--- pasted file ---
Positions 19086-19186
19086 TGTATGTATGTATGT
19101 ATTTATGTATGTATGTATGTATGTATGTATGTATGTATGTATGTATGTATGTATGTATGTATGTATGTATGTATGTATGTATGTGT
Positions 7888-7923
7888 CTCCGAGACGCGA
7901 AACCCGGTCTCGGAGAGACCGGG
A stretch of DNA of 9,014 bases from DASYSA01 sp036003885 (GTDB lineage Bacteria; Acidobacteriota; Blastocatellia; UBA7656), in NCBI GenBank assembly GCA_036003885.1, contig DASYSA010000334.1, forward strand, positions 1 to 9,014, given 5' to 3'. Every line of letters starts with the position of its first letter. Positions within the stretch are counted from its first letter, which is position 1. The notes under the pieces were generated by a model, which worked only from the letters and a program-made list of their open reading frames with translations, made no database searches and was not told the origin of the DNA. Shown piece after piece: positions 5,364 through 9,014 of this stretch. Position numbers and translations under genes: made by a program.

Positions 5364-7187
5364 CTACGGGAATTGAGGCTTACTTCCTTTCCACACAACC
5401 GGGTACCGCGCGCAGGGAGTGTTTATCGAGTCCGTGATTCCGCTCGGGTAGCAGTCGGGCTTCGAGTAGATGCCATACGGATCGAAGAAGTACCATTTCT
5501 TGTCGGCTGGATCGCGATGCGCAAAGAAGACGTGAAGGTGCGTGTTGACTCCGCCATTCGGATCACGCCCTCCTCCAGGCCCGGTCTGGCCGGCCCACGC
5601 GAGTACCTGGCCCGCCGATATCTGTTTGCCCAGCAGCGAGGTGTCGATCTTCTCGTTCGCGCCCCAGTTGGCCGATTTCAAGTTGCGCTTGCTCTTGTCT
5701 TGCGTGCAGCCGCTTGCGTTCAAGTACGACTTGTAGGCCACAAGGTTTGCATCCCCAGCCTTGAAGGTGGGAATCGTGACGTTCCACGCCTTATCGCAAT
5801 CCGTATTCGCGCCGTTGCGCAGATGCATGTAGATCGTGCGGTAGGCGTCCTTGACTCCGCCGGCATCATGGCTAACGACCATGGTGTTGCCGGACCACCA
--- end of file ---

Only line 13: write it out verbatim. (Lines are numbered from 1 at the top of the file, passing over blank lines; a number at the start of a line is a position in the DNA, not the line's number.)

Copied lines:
5701 TGCGTGCAGCCGCTTGCGTTCAAGTACGACTTGTAGGCCACAAGGTTTGCATCCCCAGCCTTGAAGGTGGGAATCGTGACGTTCCACGCCTTATCGCAAT